Summary: Working in a toxic environment or one in which the mental health of workers is not supported was associated with a three fold increased risk of depression. Additionally, working long hours was linked to an increased risk of death as a result of stroke or a cardiovascular event.
Source: University of South Australia
A year-long Australian population study has found that full time workers employed by organisations that fail to prioritise their employees’ mental health have a threefold increased risk of being diagnosed with depression.
And while working long hours is a risk factor for dying from cardiovascular disease or having a stroke, poor management practices pose a greater risk for depression, the researchers found.
The University of South Australia study, published in the British Medical Journal today, is led by UniSA’s Psychosocial Safety Climate Observatory, the world’s first research platform exploring workplace psychological health and safety.
Psychosocial safety climate (PSC) is the term used to describe management practices and communication and participation systems that protect workers’ mental health and safety.
Lead author, Dr Amy Zadow, says that poor workplace mental health can be traced back to poor management practices, priorities and values, which then flows through to high job demands and low resources.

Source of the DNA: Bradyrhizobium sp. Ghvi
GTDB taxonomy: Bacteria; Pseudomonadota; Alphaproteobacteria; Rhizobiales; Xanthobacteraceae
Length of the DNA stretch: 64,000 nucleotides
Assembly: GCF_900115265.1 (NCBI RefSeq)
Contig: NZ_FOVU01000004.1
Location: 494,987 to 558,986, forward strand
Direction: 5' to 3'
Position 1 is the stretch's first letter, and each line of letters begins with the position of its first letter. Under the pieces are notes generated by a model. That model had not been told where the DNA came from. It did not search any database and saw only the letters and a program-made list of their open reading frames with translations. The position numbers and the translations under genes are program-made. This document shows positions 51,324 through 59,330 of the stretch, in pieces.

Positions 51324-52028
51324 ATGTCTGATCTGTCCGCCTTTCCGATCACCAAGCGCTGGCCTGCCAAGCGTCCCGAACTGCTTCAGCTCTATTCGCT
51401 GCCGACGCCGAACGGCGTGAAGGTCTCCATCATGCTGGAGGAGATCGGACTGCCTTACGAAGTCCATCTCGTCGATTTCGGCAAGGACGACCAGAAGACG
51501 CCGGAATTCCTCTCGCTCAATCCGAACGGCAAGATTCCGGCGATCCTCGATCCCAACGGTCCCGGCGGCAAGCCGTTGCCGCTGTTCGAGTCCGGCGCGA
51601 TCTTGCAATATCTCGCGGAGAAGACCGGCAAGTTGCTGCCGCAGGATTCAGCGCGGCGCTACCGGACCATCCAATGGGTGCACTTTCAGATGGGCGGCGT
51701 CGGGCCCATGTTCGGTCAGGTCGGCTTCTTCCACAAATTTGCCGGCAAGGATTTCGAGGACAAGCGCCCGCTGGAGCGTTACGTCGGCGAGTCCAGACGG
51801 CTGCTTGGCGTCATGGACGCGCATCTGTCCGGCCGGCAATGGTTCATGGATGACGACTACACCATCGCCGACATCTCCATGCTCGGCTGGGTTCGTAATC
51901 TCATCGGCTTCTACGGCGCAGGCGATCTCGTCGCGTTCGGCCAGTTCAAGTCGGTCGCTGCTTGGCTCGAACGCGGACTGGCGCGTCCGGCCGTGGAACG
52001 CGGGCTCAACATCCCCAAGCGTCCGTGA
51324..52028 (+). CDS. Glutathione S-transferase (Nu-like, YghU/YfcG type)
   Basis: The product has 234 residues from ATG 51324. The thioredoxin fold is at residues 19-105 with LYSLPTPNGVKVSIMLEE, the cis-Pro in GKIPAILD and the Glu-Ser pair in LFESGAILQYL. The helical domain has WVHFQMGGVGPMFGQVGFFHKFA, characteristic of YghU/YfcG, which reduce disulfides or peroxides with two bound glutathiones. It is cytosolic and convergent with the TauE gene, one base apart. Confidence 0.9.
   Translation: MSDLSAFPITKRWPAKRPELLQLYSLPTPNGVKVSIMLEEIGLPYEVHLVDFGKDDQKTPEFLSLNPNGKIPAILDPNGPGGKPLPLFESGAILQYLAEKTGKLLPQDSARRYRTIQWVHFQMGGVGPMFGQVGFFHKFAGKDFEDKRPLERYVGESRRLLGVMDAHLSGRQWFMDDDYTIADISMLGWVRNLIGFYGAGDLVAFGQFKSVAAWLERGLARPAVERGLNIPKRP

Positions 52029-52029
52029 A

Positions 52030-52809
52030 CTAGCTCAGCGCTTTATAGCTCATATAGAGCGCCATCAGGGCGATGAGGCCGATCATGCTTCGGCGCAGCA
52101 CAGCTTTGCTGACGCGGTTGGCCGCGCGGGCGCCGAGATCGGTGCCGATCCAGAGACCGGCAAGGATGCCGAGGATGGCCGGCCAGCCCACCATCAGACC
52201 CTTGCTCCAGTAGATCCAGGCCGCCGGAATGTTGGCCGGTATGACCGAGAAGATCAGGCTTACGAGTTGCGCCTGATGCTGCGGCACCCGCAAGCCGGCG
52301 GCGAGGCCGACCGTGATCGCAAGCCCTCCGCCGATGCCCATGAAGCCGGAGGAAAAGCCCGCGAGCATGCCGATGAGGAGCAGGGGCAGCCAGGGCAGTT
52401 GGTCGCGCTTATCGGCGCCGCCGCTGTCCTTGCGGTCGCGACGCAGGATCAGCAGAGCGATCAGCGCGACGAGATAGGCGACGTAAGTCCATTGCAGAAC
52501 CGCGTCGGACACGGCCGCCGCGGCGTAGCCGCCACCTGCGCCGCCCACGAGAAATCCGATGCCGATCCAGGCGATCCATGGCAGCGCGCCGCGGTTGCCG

“Evidence shows that companies who fail to reward or acknowledge their employees for hard work, impose unreasonable demands on workers, and do not give them autonomy, are placing their staff at a much greater risk of depression,” says Dr Zadow.
Internationally renowned expert on workplace mental health, ARC Laureate Professor Maureen Dollard, says the study found that while enthusiastic and committed workers are valued, working long hours can lead to depression. Men are also more likely to become depressed if their workplace pays scant attention to their psychological health.
Due to the global burden of depression, which affects an estimated 300 million people worldwide and shows no sign of abating despite available treatments, more attention is now being paid to poorly functioning work environments which could contribute to the problem.
High levels of burnout and workplace bullying are also linked to corporations’ failure to support workers’ mental health.
A second paper co-authored by Professor Dollard and published in the European Journal of Work and Organizational Psychology earlier this month, found that low PSC was an important predictor of bullying and emotional exhaustion.
“Lack of consultation with employees and unions over workplace health and safety issues, and little support for stress prevention, is linked to low PSC in companies.
“We also found that bullying in a work unit can not only negatively affect the victim, but also the perpetrator and team members who witness that behaviour. It is not uncommon for everyone in the same unit to experience burnout as a result.
“In this study we investigated bullying in a group context and why it occurs. Sometimes stress is a trigger for bullying and in the worst cases it can set an ‘acceptable’ level of behaviour for other members of the team. But above all bullying can be predicted from a company’s commitment to mental health, so it can be prevented,” Prof Dollard says.